Take a fresh look at your lifestyle.

US agency not doing enough to stop technology from Chinese military, report says

A congressional report accused the US Department of Commerce of failing to do its part to protect national security and keep sensitive technology out of the hands of the Chinese military.

The US-China Economic and Security Review Commission report, due to be released on Tuesday, June 8, said the Commerce Department has been slow to prepare a list of sensitive technology to be examined before exporting to China.

The delay in developing the list of emerging and fundamental technologies, as required by a 2018 law, could increase national security risks, the report said.

The Department of Commerce, tasked with strengthening U.S. export control laws, “to date has failed to fulfill its responsibilities,” states the report, titled “Unfinished Business:

Export Control and Foreign Investment Reforms.” In a statement, the Commerce Department declined to comment on the lack of a list, but noted it had published four rules on controls for emerging technologies and more are pending.

It also said it had expanded the military end-user rule and added companies to its entity list, which prohibits US suppliers from selling to certain Chinese companies such as Huawei Technologies and Hangzhou Hikvision.

In 2018, Congress tightened U.S. export policies and the foreign investment screening process in response to attempts by Chinese entities to acquire sensitive U.S. technology and use civilian innovation for the military.

In April, it expanded its economic blacklist of Chinese companies by adding seven supercomputing organizations, which it says support China’s military efforts.

The report questions whether the Commerce Department’s Inspector General should investigate the two-year delay in developing this list. It also asks whether it should delegate the power to enforce export controls to another body.

Congress passed the Export Control Reform Act of 2018 to make it more difficult to export key technologies to adversaries such as China.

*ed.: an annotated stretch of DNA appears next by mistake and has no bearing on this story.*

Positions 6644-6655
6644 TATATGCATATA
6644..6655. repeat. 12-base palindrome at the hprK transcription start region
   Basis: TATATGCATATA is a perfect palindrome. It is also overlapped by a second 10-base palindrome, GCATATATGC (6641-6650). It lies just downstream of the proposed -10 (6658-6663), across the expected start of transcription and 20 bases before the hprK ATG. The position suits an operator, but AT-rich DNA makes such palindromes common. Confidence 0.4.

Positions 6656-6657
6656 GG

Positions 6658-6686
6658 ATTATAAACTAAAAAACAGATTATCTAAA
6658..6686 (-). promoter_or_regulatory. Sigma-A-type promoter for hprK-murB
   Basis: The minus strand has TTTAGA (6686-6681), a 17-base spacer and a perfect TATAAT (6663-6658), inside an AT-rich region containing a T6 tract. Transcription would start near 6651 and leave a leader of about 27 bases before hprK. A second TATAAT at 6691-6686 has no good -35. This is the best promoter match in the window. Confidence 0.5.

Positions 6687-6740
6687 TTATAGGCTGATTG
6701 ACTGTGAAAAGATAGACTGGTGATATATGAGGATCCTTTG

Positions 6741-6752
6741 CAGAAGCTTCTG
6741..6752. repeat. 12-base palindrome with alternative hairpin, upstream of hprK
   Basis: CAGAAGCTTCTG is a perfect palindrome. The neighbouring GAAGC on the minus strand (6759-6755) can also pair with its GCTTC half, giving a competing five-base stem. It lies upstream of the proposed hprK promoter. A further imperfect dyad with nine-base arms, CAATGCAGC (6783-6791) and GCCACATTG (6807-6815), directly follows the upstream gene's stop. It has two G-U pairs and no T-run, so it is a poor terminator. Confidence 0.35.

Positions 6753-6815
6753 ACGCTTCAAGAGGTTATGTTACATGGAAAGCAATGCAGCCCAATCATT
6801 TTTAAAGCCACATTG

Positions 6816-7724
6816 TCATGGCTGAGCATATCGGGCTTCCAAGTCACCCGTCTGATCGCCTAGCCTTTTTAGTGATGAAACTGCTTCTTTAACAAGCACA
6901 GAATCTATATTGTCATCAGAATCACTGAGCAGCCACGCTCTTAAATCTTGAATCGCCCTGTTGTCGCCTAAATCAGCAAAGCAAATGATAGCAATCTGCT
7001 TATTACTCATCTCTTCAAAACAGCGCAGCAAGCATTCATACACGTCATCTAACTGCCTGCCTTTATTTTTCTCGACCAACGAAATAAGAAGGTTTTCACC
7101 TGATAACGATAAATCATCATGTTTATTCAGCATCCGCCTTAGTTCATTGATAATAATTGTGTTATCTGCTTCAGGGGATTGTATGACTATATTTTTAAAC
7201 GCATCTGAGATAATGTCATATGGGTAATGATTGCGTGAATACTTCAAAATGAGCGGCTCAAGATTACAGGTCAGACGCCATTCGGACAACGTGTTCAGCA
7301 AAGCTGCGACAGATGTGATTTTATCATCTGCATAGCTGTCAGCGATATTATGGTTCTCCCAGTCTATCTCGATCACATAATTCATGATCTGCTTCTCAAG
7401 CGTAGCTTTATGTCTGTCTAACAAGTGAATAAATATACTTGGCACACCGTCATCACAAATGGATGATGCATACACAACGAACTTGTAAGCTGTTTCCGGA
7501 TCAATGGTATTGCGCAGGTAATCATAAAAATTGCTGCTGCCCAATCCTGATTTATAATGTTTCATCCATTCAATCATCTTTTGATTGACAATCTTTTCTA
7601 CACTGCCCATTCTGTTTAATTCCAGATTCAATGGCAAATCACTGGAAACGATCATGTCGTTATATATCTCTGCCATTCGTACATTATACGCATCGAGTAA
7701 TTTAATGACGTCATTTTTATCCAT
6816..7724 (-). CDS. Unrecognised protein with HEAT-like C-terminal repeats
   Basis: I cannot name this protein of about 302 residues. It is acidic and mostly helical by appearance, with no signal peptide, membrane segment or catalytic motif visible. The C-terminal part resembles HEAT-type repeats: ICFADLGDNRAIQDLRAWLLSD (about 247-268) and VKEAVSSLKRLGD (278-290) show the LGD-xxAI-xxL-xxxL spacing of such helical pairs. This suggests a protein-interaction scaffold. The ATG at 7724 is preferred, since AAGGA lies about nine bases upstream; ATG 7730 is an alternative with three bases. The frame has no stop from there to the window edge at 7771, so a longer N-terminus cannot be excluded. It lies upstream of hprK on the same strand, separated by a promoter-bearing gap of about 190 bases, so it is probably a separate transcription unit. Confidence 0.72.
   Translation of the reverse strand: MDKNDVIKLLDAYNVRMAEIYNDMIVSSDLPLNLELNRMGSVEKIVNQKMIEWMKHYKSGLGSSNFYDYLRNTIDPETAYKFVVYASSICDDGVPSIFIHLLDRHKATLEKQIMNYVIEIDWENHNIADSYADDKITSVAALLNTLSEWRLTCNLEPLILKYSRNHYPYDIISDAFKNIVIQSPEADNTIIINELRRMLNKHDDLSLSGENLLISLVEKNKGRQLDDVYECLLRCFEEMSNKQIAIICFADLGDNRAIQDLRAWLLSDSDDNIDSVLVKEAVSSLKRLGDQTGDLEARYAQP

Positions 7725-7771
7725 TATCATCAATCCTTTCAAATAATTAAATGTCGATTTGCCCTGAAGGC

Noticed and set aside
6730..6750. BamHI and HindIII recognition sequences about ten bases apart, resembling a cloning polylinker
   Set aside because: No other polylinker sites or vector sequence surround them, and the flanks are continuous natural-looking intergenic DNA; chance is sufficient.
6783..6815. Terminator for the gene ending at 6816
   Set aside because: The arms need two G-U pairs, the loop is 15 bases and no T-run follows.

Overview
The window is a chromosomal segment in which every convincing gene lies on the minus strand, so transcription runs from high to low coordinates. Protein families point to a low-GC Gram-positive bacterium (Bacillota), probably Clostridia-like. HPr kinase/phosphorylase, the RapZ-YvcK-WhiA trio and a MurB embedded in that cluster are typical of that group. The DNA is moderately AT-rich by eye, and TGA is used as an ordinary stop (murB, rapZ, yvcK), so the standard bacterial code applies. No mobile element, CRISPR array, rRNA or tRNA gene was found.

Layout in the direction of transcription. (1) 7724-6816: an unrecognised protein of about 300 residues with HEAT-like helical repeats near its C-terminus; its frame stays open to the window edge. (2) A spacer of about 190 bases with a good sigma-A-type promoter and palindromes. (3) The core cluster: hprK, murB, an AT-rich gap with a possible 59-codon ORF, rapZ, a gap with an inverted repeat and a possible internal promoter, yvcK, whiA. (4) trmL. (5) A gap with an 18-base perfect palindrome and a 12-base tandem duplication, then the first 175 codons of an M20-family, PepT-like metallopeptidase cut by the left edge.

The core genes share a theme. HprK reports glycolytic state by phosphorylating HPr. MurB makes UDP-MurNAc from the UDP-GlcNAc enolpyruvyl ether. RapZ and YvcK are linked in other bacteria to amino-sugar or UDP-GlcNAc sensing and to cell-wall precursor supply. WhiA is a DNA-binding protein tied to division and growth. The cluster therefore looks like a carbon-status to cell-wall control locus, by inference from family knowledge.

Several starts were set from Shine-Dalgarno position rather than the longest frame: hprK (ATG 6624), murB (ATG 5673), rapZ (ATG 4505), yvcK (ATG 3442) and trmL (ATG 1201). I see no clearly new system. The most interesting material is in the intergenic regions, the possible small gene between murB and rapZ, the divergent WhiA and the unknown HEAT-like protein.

The law instructed the Department of Commerce to work with other agencies to identify emerging or innovative technologies, along with the so-called fundamental technologies essential for making key items such as semiconductors, which must be monitored.

In November 2018, the department published 45 examples of emerging technologies, including facial and speech recognition, but a list was never made.

It has yet to propose a list of fundamental technologies and will instead ask for input on how to define the category in August this year.

Eric Hirschhorn, a former Commerce Undersecretary, said criticism of the agency was unfair.

“They already master emerging technologies to the extent that they can, which is limited by the need to be specific,” he said. “Basic technologies are, by definition, widely available outside the US, making them difficult, if not impossible, to master.

” The department has proposed regulating gene-editing software, which could make it easier to develop biological weapons, but the rule isn’t final yet.

It also released an interim rule on geospatial images with neural AI networks. Two decades ago, the US Congress established the US-China Commission to report on the national security implications of trade with China.

Carolyn Bartholomew, who was appointed by Speaker of the House Nancy Pelosi, now chairs it.